But one need not agree with Chafe's interpretation of Kennedy or of anyone else to find this book rewarding reading. His goal is to point us in new directions, and in this he has succeeded admirably.
The Near Future
By Joe Ashby Porter.
Turtle Point Press, 2006. 248 pages. $15.95, paper.
Joe Ashby Porter's intriguing, meticulously constructed realm called Manatee, a retirement village in Gulf-coast Florida, unfurls in The Near Future's opening pages to reveal a swampy, overheated milieu both familiar and strange. "Blinking lights whiz along the freeway, palm fronds and hibiscus, egrets and ruined haciendas and blue electronic jungles," Porter writes, describing a highway between Manatee and Miami. Determining exactly when the action in the novel takes place presents an interesting question.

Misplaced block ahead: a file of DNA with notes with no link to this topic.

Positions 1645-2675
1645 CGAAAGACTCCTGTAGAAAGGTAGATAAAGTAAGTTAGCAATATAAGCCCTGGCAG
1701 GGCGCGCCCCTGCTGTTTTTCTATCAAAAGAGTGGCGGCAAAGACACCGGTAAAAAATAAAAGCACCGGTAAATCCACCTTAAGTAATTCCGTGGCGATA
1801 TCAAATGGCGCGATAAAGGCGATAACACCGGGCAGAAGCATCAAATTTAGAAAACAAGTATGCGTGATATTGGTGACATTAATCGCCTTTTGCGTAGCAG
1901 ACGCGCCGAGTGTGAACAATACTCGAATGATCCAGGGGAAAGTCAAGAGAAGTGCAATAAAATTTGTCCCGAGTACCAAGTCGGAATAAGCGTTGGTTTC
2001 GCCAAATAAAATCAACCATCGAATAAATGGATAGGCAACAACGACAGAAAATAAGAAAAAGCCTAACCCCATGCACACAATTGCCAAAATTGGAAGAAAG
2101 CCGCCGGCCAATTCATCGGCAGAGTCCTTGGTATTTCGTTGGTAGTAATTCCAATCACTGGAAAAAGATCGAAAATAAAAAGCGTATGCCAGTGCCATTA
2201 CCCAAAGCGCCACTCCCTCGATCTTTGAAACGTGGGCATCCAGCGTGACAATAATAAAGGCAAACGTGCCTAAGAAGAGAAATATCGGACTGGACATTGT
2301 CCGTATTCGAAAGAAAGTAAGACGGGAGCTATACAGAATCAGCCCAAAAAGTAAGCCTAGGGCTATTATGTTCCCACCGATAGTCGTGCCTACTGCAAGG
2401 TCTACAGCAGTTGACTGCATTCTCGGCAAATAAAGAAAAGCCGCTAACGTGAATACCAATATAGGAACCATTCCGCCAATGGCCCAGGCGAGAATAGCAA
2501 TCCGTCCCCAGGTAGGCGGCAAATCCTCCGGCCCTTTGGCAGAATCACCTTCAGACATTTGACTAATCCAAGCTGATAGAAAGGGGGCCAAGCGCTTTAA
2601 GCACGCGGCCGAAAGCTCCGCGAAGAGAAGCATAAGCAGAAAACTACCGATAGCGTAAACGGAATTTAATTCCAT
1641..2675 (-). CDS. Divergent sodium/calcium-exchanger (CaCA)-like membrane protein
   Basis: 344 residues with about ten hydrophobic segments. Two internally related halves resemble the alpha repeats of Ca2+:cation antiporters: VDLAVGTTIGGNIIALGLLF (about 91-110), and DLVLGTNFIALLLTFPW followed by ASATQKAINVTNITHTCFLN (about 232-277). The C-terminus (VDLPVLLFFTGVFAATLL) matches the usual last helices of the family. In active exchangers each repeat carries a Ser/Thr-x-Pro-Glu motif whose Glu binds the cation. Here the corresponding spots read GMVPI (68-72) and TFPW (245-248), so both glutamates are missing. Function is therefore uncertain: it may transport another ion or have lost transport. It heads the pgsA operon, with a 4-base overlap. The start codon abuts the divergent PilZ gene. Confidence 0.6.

In The Near Future, a new sexually transmitted disease called OIDS has developed, which afflicts sufferers with blue spots and robotic speech tics, and AIDS has been vanquished. A population explosion has jammed even sleepy back alleys of south Florida. The Internet is no more, victim of a meltdown. "Virts," or virtual worlds, are available with the ease of running a living-room film projector. Libraries have been outlawed because computers and virtual worlds made hard copy obsolete, leaving them to devolve into havens for the homeless. In the future, Porter's world warns, petty crime will rise and people will travel less—a depressing result of routine car bombings.